And now for a really inconvenient truth: The national deficit is going to cause large problems very soon. On the face of it, the assertions made by Patrick Creadon's surprisingly engaging new documentary I.O.U.S.A. are pretty elementary: Personal profligacy contributes to a trade deficit; you can't lower taxes and raise spending simultaneously without borrowing money; you'll regret borrowing money from the wrong people.
But these are the truths, Creadon claims, that our leaders ignore. His documentary is frightening mostly because of its various timelines, extrapolated from our current public spending and taxation plans: Do you know when the national debt clock will have to be replaced because it won't have enough zeroes on it? Probably early next year. Do you know how old you'll be when Social Security will officially pay out more than it takes in? Apparently, I'll be 36.
Creadon's problem is not that George Bush has ruined the economy (though the movie certainly criticizes his fiscal policies), it's that, for time out of mind, the easiest and most expedient way for American leaders to remain popular has been to pass the buck on to the next generation. I.O.U.S.A. is notably critical of Ronald Reagan, but nobody, Democrat or Republican, gets off lightly, with the exception of Bill Clinton, whom the film praises for balancing the federal budget.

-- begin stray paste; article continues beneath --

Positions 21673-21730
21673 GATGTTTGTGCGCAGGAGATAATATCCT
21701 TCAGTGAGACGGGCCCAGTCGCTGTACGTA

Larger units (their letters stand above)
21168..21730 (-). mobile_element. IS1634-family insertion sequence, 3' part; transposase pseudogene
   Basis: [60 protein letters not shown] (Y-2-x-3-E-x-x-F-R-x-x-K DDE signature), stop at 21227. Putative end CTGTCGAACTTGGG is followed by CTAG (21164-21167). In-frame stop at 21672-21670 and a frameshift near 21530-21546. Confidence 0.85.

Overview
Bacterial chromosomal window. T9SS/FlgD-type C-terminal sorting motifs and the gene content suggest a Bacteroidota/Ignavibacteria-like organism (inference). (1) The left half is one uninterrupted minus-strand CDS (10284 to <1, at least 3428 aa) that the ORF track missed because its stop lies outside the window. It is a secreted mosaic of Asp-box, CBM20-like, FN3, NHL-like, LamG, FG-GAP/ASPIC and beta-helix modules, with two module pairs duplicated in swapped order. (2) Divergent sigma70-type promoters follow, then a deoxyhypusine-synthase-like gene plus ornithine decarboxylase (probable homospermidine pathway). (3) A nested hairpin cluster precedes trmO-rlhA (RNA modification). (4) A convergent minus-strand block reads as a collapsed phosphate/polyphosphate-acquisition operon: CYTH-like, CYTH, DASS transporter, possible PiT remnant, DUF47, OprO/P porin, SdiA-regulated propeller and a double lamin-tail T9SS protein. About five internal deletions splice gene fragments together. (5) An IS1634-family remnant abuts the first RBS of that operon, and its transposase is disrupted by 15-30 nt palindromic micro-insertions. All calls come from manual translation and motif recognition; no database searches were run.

In fact, nearly all of the documentary's modern-day players are either struggling, morally courageous nobodies or the influential and irresponsible-the first we see of Hillary Clinton and Barack Obama, they're looking bored in a Senate budget meeting-with only one exception: Texas congressman Ron Paul, who is introduced to us in the middle of hassling Alan Greenspan, one of the movie's central villains.
I.O.U.S.A. comes across as oddly bipartisan; its experts (sourced with actual footnotes in the corner of the screen) include conservative think tank The Heritage Foundation and disgruntled former Treasury Secretary Paul O'Neill. Its perspective is characterized by cautious federal spending, a wary eye toward foreign trade (especially with China), and, unfortunately, frustration.